> regularly and it works for colour balance and appropriate tone, although
> I'm not happy with the overall contrast. I'm not sure if this is due to
> my curves not being right or my printing processes.
> Supposedly ( and this is what I've read) using the RGB set of negatives
> means that the contrast appropriate to the image is carried in the
> colour layers, and when you print with CMYK the contrast is mostly
> carried in the K (Key) layer. So you shouldn't print with CMY negs
> without the K. Or am I just completely wrong??????
> -----Original Message-----
> From: []
> Sent: Thursday, 8 July 2004 8:46 a.m.
> To:
> Subject: RE: Gum Tri-Color Yellow
> A minor terminology point: RGB is used for additive coloring and CMY[K}
> is used for subtractive. Monitors are RGB, but printed matter is CMY[K}.
> Printed things look black becasue the printing primaries of CMY
> "subtract" colors of the other frequencies from the reflected light by
> absorbing the other colors. When you see red printed matter, you are
> seeing what is left over after the printed matter has absorbed the other
> frequencies. If you are doing tri-color printing, you are using CMY, and
> CMYK is CMY with a optional K to give a true black over the combination
> of CMY.
> --
> Bill Leigh
> >
> > How many of you gum printers use four separations? I have read that
> the
> > K carries much of the contrast and therefore screws up colour balance.
> I
> > was just wondering who prefers RGB, who prints with CMYK??????
> >
> > Kate
> >
> > -----Original Message-----
> > From: Katharine Thayer []
> > Sent: Monday, 5 July 2004 1:25 a.m.
> > To:
> > Subject: Re: Gum Tri-Color Yellow
> >
> > Katharine Thayer wrote:
> > >
> > > wrote:
> > > >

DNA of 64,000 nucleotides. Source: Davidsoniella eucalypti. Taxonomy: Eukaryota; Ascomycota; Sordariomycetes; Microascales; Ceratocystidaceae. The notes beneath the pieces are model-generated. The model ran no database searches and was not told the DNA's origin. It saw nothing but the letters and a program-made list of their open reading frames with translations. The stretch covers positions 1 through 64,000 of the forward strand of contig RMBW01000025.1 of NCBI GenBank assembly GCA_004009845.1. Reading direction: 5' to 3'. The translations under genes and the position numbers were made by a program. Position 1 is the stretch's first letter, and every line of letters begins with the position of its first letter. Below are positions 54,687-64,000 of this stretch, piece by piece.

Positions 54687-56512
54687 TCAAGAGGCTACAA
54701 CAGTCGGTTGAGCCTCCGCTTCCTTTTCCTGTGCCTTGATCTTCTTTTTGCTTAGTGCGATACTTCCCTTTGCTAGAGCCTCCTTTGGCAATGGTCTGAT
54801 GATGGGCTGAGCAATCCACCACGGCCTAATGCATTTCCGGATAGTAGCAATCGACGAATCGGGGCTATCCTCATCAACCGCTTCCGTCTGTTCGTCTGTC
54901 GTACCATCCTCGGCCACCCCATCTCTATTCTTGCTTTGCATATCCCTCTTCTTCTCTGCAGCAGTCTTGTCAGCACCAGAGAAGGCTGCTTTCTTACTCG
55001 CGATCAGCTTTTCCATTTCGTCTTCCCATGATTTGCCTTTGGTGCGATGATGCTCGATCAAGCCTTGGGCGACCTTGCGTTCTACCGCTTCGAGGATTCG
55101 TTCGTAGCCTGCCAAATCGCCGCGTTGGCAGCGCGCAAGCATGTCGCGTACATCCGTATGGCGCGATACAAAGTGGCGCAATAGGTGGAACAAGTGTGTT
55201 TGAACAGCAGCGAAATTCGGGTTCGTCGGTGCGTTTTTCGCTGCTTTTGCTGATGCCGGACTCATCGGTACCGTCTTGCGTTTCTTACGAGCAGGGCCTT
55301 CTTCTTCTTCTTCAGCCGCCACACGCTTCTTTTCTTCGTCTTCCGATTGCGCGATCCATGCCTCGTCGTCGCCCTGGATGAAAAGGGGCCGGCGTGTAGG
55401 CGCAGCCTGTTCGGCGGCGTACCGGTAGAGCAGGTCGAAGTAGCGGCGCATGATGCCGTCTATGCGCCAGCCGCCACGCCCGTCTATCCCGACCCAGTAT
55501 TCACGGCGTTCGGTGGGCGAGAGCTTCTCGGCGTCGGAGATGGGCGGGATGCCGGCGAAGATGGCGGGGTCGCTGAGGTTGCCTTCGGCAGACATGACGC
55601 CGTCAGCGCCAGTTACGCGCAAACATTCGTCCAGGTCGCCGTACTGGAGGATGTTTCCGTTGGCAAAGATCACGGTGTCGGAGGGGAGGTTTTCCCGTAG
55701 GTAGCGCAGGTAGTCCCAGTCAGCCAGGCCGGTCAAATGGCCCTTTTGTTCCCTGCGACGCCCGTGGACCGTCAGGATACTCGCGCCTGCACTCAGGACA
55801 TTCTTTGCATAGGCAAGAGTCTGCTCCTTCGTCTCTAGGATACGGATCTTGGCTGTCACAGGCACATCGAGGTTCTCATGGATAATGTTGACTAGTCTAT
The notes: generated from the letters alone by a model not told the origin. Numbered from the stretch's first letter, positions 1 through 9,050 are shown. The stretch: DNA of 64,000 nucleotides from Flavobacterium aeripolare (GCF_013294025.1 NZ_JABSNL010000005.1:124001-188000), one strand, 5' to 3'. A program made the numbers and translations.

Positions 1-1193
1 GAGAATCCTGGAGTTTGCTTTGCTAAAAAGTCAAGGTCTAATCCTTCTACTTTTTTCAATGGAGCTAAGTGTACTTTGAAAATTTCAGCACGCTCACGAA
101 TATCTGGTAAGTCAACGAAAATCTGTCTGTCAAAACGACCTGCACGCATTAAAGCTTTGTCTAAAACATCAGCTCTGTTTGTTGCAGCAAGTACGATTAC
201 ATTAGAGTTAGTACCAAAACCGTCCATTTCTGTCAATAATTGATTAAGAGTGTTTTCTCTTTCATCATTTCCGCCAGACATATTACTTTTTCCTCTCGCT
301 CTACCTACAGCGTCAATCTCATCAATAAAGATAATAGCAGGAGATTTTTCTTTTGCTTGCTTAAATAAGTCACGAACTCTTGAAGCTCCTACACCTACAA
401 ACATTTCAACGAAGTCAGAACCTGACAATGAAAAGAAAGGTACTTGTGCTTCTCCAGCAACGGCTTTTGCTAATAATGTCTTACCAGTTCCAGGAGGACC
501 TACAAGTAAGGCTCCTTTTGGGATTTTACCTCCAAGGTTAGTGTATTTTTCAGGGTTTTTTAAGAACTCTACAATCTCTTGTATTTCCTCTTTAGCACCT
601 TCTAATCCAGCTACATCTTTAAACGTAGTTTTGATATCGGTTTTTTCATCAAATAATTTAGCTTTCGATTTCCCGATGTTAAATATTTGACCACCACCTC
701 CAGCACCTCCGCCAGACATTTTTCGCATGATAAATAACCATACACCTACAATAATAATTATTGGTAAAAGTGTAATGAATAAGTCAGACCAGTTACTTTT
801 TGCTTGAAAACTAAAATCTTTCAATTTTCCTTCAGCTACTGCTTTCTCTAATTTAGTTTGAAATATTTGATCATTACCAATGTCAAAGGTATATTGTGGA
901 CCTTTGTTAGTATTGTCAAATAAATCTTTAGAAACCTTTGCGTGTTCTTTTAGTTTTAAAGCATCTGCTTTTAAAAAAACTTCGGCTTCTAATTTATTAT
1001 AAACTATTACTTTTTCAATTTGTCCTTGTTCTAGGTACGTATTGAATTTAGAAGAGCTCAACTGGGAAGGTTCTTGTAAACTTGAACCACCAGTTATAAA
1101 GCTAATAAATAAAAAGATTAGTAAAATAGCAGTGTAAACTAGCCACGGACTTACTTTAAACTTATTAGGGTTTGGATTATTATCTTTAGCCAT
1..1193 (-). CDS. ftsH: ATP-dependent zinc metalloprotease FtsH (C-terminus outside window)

> > > > I wonder if the muddy brown is an issue not so much of the colors
> > used, but perhaps poor color seperation in the negatives, or too fine
> a
> > screen in the seperate negatives. Larger dots of each color might give
> > better color rendition, just as it does with inkjet printing and matte
> > papers.
> > > >
> > > > Mark Nelson
> > >
> > > Not likely in my opinion. I haven't printed tricolor from continuous
> > > tone negatives, although Dave has (sorry, I can't think of Dave's
> last
> > > name at the moment, but you know, Cowboy Dave) quite successfully; I
> > > don't remember seeing any brown tones in his tricolor gums.  I've
> > > printed tricolors from many different types and resolutions of
> digital
> > > negatives, and I've never seen this brown tone in my own tricolor
> work
> > > from beginning to end. So I'm inclined to say it has little to do
> with
> > > the negative and much to do with the pigment. The fact that it
> didn't
> > > improve for Tom with different curves but it did improve when he
> > > switched from PV19 to PR209 should be an indication right there (I'm
> > > assuming he was using the same negatives).
> > >
> >
> > This is not to say that I don't believe it's possible for someone to
> > make really eccentric color separations that create weird color
> > combinations, but why would anyone do that? Even if their intent was
> to
> > create weird color combinations; it seems to me that weird color
> > combinations can be better (and more cheaply both in time and money
> for
> > negative materials) effected by choosing pigments that would create
> > weird colors in combination with eeach other than by trying different
> > weird color separations to see what happens, unless it's the
> > unpredictability that interested one.
> >
> > Also want to make it clear that I don't think this brownish or
> > brownish-purply cast has anything to do with how dilute or
> concentrated
> > the pigment is. I've printed with pigment concentrations ranging from
> > totally saturated color to just a whisper of color for each of the
> > primaries, and have never seen these brownish tones with the pigments
> I
> > use; the color combinations are clear and not brown no matter what the
> > pigment concentration.
> > Katharine
> >
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Received on Thu Jul 8 14:51:35 2004